Based on a review of the literature and on specific criteria developed for test selection, a subset of tests was identified and further explored for inclusion in a proposed assessment battery. In addition, strategies for assessing children at critical stages during development were considered. It should be noted that the development of a battery to be used over long periods of time relies on the state of the art in the field at present. Therefore, one must anticipate that tests and test strategies will be adjusted at intervals as long-term studies progress.
Overview of tests and test batteries available
Many cognitive and neuropsychological tests have been published that directly or indirectly assess the domains described above. A compendium that was too extensive to publish with this paper is available on the NICHD website (http://www.nationalchildrensstudy.gov/research/reviewsreports/Pages/Neuropsychological-Assessments-in-Children-from-a-Longitudinal-Perspective-for-the-National-Children-s-Study.pdf). It includes approximately 135 tests and scales that are listed by domains of research interest and include applicable age ranges. Included in that table are five of the most commonly used batteries that have been recommended for evaluating children and adults with suspected or known exposure to chemical toxicants. The listings are not exhaustive but include all tests considered for inclusion in the recommended battery. Some other types of novel tasks and tests are mentioned in this paper even though they do not exist as published standardised tests.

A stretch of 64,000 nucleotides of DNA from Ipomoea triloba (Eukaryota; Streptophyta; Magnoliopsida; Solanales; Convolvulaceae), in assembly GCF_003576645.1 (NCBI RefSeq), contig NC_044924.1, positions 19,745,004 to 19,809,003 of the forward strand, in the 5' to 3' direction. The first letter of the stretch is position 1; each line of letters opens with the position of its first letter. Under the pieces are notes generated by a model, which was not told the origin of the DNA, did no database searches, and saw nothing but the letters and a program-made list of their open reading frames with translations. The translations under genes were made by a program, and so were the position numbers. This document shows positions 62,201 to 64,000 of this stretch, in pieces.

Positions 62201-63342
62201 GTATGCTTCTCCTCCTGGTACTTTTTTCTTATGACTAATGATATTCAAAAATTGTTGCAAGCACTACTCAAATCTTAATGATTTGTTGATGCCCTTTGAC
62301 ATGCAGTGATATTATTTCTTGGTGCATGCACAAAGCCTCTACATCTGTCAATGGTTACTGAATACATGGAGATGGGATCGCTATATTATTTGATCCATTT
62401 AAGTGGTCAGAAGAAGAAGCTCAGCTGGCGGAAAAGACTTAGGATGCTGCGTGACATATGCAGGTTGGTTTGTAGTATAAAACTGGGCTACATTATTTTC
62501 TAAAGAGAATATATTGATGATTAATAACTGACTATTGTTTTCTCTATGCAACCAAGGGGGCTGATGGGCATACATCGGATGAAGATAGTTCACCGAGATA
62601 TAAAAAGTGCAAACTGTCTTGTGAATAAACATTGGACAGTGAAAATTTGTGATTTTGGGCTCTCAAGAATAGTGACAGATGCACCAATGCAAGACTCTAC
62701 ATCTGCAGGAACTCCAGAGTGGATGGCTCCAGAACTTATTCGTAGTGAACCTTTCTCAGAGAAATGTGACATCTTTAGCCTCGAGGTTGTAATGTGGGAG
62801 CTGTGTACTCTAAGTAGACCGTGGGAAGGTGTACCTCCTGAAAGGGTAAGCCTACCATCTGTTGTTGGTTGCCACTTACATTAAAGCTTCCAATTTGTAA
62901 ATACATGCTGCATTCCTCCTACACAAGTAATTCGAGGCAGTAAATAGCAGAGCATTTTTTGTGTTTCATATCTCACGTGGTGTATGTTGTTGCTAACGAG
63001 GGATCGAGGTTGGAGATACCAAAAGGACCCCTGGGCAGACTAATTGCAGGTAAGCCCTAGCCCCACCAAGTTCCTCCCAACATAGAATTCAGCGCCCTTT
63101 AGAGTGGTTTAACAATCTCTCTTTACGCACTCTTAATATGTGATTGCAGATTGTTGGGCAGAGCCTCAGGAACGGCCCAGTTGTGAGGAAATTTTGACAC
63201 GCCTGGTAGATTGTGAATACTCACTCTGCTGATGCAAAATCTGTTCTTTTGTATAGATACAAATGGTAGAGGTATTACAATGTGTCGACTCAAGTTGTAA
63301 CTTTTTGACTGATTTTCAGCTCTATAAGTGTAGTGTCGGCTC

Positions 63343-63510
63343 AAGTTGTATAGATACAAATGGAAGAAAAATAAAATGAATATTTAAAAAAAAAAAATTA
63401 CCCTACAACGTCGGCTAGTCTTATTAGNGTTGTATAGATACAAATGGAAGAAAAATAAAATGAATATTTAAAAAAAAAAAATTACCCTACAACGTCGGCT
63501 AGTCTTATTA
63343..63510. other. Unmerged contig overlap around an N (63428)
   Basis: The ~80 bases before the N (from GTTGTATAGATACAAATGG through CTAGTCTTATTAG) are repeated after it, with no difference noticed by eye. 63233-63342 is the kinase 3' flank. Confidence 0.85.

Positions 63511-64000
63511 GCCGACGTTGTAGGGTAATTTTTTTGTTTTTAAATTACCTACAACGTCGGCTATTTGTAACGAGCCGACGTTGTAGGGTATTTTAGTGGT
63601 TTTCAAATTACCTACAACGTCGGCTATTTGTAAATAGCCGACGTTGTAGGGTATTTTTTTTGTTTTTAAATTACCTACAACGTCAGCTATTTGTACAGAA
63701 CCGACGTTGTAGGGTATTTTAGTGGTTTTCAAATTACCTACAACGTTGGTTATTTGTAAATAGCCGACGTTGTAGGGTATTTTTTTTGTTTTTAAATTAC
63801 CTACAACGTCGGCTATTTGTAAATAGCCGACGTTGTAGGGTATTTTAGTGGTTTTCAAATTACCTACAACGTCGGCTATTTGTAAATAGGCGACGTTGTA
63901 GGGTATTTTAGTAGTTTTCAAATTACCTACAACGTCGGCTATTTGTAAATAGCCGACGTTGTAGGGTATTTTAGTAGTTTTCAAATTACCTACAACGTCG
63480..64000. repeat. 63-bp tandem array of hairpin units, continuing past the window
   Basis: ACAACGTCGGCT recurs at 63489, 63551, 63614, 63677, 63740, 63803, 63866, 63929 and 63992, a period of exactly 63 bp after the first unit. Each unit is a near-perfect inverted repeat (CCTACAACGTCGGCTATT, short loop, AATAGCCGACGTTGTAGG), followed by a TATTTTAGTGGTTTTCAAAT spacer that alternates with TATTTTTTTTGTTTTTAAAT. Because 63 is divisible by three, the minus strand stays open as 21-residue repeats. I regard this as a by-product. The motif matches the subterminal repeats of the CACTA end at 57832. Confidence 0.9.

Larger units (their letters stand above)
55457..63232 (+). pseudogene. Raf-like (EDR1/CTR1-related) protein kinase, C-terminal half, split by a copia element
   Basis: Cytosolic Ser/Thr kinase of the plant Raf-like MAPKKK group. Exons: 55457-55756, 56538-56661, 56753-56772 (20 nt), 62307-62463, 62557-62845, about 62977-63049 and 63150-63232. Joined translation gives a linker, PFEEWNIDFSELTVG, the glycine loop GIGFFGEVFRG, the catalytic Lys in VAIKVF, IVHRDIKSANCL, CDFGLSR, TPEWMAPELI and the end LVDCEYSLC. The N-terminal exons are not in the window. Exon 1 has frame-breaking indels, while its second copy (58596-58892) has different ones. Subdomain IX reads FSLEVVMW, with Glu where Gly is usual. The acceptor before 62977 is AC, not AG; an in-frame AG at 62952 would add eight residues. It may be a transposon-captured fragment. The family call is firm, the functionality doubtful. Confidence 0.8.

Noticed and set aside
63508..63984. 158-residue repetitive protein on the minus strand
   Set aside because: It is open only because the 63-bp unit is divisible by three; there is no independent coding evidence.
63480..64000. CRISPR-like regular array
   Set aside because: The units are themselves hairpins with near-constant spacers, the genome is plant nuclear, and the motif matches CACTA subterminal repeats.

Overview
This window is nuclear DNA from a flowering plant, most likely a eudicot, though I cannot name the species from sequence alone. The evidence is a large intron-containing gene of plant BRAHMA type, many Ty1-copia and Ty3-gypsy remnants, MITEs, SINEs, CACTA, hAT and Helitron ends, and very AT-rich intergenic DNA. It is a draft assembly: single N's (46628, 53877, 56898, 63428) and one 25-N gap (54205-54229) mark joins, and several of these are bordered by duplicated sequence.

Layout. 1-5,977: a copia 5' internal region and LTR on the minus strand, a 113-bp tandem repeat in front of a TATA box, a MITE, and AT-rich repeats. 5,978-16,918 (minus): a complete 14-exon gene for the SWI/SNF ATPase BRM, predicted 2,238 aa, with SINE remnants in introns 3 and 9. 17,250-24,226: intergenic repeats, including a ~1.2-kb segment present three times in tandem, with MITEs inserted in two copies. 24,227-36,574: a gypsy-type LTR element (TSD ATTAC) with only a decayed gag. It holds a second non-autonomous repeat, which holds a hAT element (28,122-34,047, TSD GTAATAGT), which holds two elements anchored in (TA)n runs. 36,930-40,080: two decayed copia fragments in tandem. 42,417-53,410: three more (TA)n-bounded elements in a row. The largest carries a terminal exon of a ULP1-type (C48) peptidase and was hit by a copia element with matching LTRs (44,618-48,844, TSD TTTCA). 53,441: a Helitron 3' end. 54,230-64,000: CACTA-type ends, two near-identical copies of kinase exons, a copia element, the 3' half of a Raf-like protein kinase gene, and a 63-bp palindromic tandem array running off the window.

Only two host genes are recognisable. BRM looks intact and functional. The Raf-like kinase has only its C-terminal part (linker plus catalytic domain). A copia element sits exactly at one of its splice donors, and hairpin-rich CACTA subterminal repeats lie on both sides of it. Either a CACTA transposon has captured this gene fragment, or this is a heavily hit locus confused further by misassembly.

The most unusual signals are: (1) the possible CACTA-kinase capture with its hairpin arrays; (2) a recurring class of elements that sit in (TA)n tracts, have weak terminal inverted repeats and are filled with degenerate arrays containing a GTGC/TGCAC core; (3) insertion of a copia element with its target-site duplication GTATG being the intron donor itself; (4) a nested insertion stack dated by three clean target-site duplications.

Criteria used in test review
The tests listed in the compendium were reviewed by RFW and a shorter list of tests was selected as candidate screening tasks. Criteria for test selection are discussed below.
Place of test in child development literature